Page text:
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May 5, 2014 / Jett

Last Will Review


The premise of Last Will is built on tragedy, though the sadness stops there. Your uncle has passed away, which I’m sure hit the family pretty hard. If it’s any consolation though, he left each of you with a chunk of his inheritance. On top of that, the person who blows through that money the fastest will earn the rest of his fortune. Maybe your heart would be better off grieving during a time like this, but in the Last Will board game, you’ll be too busy laughing with other players as you blow all of your money on wild parties, majestic houses, hot dates and more.

For such a succinct premise, there sure are a lot of components required to make this game work. You’ll get a series of markers that serve very specific purposes. Cardboard money is used to denote how much wealth you have. Individual player boards are used to track all of the actions taken during a turn. Centre to the experience is the game board, which serves a number of purposes while providing players with a number of options. It looks very confusing at first glance with all of the different card slots and iconography in place, but it does get better with practice. Even after learning the game, some of the symbols continue to be problematic, but this can be overcome.

Each turn is made up of three phases. First off, you must plan your day. This is done with the six hourglasses on the main board. Each hourglass represents a unique plan that outlines the number of cards you’ll get, the number of errand boys you’ll have access to and the number of actions you can take during your turn. Only one player can lay claim to a specific hour glass, so choose carefully. Furthermore, turn order from that point onward is determined based on the order of the hourglasses from left to right, with the player furthest to the left going first.

Last WillFrom there, you send out your errand boys to complete tasks for you. They’re capable of getting you cards, going to the opera to quickly spend a few bucks, manipulating the housing market and more. As with the planning phase, there are rules that limit the amount of things your errand boys can do. Each errand boy can only complete one action per turn and each errand presented on the board can only be used by one person at a time. With that in mind, if you want to manipulate the housing market and someone else has already done their dirty work, you’re out of luck this time. You probably won’t get what you want every time, so be prepared to roll with the punches.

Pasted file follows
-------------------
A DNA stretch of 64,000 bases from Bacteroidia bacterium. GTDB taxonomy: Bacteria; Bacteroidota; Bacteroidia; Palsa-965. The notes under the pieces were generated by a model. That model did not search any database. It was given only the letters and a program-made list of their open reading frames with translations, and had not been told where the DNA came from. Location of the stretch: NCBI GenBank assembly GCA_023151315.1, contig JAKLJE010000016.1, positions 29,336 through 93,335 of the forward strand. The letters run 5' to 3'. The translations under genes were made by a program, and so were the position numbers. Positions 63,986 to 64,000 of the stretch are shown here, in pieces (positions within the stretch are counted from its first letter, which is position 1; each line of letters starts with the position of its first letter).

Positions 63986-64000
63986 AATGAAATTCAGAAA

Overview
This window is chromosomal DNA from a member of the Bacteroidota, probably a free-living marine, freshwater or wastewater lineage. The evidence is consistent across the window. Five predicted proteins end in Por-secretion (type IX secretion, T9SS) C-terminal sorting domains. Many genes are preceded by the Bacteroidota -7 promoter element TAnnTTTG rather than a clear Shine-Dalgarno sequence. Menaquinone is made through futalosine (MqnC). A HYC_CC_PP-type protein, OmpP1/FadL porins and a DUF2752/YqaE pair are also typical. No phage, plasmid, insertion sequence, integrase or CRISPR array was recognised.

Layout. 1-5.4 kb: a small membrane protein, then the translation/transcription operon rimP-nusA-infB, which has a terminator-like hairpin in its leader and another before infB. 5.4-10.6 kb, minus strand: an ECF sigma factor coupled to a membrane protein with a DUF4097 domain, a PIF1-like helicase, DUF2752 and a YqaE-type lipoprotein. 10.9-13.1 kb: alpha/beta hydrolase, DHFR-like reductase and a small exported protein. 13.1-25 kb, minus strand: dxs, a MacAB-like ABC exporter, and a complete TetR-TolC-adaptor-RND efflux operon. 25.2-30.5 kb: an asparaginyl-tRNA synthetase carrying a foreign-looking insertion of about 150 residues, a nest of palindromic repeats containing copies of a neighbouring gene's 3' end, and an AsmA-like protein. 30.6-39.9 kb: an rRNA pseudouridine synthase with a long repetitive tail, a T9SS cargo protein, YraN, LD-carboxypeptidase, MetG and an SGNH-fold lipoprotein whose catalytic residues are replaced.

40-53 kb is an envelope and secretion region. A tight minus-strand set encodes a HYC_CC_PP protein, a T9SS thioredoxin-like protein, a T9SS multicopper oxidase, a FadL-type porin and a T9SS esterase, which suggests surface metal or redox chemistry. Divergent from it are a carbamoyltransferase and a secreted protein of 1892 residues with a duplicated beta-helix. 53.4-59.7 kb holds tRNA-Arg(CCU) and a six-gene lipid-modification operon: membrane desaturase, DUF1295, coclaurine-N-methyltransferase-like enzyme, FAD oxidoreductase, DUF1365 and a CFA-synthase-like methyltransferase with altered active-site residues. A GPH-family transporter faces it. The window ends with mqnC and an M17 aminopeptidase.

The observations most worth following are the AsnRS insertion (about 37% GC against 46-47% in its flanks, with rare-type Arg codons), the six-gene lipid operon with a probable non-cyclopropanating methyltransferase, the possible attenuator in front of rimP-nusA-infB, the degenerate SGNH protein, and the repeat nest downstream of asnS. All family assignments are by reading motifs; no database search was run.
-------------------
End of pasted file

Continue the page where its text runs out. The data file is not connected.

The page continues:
After all of the errands have been completed, it’s time to complete your day. With the number of actions you claimed during the planning phase, you’ll play the cards you have onto your personal board to help you spend money. Buying a house, for instance, will allow you to lose a lot of money upfront while losing money each time you pay to maintain it. Some cards are good for one-use that give you an immediate benefit, such as an expensive dinner or wild party. You can also play companion cards that oftentimes give you other benefits, such as extra actions. This part of the game leads to the best stories, as you’re able to describe exactly how you decided to waste your money during the day as your cards are played. Personally, I always liked to have the gentlemen’s club card in my hand. Not because it’s the best way to lose money, but because I love making up stories about going to the gentlemen’s club each time I activate it.

Last WillAfter 7 turns, if no one is bankrupt, then the person with the least amount of money and property wins. If someone manages to go broke before then, they win automatically. Once you get past the initial learning curve, a game of Last Will can go between 45 and 75 minutes.

Underneath its humourous theme and the inherently hilarious tales of excess lies a rather elaborate strategy game that requires you to make a lot of interesting decisions. Do you prioritize having an earlier turn in exchange for a specific set of actions, errands and cards? When do you buy or sell property? How can I manipulate my planning or errands to benefit me while screwing over someone else? Wrapping your head around the plethora of variables in play and optimizing for them makes for a fun game that will put your wits to the test. Marrying this complex numbers game with the theme of wildly throwing money around makes for a great fit and a fun game to boot for board game enthusiasts. Board game newbies or casual players are likely to have a rough time learning the ropes, but with the right teacher it’s not impossible.

Backed by great pairing of theme and mechanics, Last Will is a top-notch board game experience. Players can easily immerse themselves in this riches to rags story and/or think hard about manipulating the numbers to your favour. In either case, you’ll probably have a great time regardless of how you approach it.


Buy Last Will Now From Amazon.com

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One Comment

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  1. Suzanna / May 5 2014 10:29 PM

    I’m so glad this is available again, even though it’s still pretty dear. A good way to practice your strategy, I suppose!

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